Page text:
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The NHS should Stop Wasting Money on Homeopaths and Homeopathic Hospitals and should Offer Placebo Pills to Patients Requesting Homeopathic Treatments

The NHS spends three to four million pounds per year on homeopathic remedies, despite conceding that there is no evidence that homeopathic remedies actually work. They justify this expenditure on the grounds of patient choice: In a post on this subject, on August 20th 2010, I took the view there is something right about this line of reasoning. If people want to choose homeopathic remedies that are known to be no more effective than placebos, rather than conventional medical alternatives, then they are making a foolish choice, but it is their choice to make and provided that they are not harming others it should be respected. However, I also argued that the NHS has a duty to manage its budget carefully. They should only pay for homeopathic remedies when these are cheaper than the conventional medical alternatives that they are replacing and they should not spend more money on homeopathic remedies than is necessary. Given that the NHS spends three to four million pounds on approximately 25,000 ‘homeopathic items’ per year, I calculated that the NHS spends an average of £140- per homeopathic item prescribed. This figure could easily be reduced. In the earlier post I offered two suggestions to help the NHS save money on homeopathy. First, on the grounds that homeopathic training makes no difference to the efficacy of homeopathic remedies, I suggested that the NHS should pay homeopaths minimum wage. Second, I argued that the NHS should reduce the cost of homeopathic remedies by making its own homeopathic remedies, or outsource the job to a competitive supplier who can reduce the price of homeopathic remedies.

I now have three new suggestions to help save the NHS money on homeopathy. First, the NHS should stop wasting money on paying for specialist homeopaths or homeopathic hospitals (there are currently three of these in Britain). GPs can prescribe homeopathic remedies just as well as homeopaths can and there is no reason to believe that a homeopathic remedy prescribed by a homeopath will be any more effective than one prescribed by a GP. Second, until such time as the NHS is able to make its own homeopathic remedies more cheaply than pharmacies do, they should pay pharmacies to provide homeopathic remedies. Boots stocks a range of homeopathic remedies which seem to cost about £5- a bottle on average: Rather than spend an average of £140- for a homeopathic remedy, together with an appointment to see a homeopath (perhaps at a homeopathic hospital), the NHS should save itself an average of £135- per homeopathic item by sending patients who want homeopathic remedies to Boots and paying for their remedies. Patients who demand more expensive forms of homeopathic treatment should be refused, on the grounds that what they want is no more effective than an off-the-shelf remedy from Boots. Patients who complain that Boots does not stock the particular homeopathic remedy that they favour should be advised that they are not entitled to waste public money on remedies that are either more expensive than equally effective alternatives, or hard to locate, and as all homeopathic remedies are as effective as one another, they are only entitled to the cheap, available homeopathic remedies on the NHS.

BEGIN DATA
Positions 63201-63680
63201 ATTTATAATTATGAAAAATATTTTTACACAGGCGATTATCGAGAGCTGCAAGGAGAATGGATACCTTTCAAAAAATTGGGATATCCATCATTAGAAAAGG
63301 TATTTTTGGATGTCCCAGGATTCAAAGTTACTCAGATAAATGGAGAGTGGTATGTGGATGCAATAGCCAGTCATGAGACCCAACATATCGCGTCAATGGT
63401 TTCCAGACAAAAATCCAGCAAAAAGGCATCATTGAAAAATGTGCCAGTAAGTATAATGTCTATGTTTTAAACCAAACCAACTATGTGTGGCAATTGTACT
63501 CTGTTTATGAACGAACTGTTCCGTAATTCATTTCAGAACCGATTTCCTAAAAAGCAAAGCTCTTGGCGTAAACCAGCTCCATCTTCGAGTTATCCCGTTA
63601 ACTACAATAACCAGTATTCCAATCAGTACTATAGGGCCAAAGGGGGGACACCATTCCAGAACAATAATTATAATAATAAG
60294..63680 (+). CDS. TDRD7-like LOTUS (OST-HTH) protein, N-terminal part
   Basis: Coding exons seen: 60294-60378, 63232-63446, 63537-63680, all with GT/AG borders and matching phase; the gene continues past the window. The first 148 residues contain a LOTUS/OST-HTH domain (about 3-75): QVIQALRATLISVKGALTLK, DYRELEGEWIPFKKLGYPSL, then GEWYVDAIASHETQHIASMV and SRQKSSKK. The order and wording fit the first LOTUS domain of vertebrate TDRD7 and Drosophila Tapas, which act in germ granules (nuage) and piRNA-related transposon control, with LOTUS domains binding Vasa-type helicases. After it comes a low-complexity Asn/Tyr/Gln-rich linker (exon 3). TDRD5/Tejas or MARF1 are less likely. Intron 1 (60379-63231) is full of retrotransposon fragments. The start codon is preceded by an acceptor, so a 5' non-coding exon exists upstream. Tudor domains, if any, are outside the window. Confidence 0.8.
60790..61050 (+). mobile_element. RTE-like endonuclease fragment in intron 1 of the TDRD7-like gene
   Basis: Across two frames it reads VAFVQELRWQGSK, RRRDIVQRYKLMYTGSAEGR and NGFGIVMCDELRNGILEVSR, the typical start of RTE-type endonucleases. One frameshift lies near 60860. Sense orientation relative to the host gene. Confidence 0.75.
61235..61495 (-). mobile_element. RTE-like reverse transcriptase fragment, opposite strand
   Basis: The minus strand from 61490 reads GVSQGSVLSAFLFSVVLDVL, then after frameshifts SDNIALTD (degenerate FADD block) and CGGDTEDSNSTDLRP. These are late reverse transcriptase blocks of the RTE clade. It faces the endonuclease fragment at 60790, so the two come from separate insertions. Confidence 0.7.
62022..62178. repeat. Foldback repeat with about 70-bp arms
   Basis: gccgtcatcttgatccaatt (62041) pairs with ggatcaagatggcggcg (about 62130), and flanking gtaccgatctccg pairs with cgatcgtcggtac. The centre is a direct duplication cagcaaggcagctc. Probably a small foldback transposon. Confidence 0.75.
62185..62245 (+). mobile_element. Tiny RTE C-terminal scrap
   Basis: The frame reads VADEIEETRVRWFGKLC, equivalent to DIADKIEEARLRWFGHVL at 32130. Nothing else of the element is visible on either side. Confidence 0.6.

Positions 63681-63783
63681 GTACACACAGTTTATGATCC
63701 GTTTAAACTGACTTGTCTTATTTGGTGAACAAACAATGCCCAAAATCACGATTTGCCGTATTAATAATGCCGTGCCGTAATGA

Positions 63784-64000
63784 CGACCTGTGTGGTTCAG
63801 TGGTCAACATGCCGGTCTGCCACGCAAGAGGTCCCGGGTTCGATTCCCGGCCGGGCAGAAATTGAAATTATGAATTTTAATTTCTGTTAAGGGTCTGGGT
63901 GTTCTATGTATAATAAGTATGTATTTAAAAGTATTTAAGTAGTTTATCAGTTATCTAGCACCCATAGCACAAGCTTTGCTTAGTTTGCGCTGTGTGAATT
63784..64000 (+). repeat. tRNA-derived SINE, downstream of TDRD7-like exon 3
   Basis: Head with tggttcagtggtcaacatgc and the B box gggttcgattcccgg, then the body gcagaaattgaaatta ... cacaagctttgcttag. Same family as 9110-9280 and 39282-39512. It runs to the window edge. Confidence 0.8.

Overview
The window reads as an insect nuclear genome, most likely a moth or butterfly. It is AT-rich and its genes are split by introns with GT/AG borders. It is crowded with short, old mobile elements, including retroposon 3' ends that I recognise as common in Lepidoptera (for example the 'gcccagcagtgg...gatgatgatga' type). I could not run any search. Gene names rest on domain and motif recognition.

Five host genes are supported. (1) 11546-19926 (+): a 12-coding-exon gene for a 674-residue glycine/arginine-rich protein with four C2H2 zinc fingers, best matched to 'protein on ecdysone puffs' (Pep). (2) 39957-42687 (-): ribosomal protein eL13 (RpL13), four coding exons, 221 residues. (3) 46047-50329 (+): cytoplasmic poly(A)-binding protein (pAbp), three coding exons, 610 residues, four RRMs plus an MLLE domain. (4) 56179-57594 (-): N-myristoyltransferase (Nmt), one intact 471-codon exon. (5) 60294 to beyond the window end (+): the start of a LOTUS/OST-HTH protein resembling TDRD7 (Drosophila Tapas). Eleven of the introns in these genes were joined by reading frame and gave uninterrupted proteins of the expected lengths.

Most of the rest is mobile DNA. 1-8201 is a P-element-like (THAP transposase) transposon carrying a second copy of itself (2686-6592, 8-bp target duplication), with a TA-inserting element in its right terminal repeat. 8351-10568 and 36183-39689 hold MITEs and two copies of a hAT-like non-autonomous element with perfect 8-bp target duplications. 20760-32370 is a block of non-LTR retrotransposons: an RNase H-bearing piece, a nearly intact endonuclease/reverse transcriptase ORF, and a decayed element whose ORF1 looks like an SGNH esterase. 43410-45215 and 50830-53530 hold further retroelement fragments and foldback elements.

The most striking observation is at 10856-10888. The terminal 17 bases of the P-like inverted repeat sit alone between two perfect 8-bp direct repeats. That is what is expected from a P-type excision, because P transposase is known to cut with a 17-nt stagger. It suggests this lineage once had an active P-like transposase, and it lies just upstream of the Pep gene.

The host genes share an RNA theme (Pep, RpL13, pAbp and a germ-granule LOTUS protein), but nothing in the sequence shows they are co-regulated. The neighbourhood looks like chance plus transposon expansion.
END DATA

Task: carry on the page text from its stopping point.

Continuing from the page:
My third suggestion is that when a patient requests a homeopathic remedy, or when a GP recommends a homeopathic remedy to them, they should also be required to consider taking a placebo pill as an alternative. The basic placebo used in clinical trials is a sugar pill that cost very little to manufacture. Universal Placebos sell bottles of 700 pills for approximately £10- a bottle – approximately 1.5 pence a pill. Patients should be advised that placebo pills are just as effective as homeopathic remedies and offered these as an alternative to homeopathy. If even a few patients choose placebo pills instead of homeopathic remedies, large amounts of money can be saved. If, say, 10% of prescribed homeopathic items were replaced by placebo pills then a current spend of approximately £350,000- could be reduced to £37.50. It might be objected that if people are aware that they are taking placebos then these will be ineffective. But according to Universal Placebos this is simply not the case:

 The NHS has a responsibility to use taxpayer’s money effectively. If it is going to provide homeopathic alternatives to conventional medicine then it has a duty to provide the cheapest available homeopathic remedies, unless it can be shown that more expensive remedies are significantly more effective than cheaper ones. But the NHS’s official position seems to be that all homeopathic remedies are equally effective so it should only provide the cheapest available. My suggestions can help them to fulfill this responsibility.



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13 Comment on this post

  1. Check out the website at for the scientific repudiation of the notion that there is no evidence substantiating Homeopathic medicine.
    Your premises are incorrect and your conclusion is predicatably incorrect. Too bad some people are still attempting to spout this type of anti-homeopathy propaganda.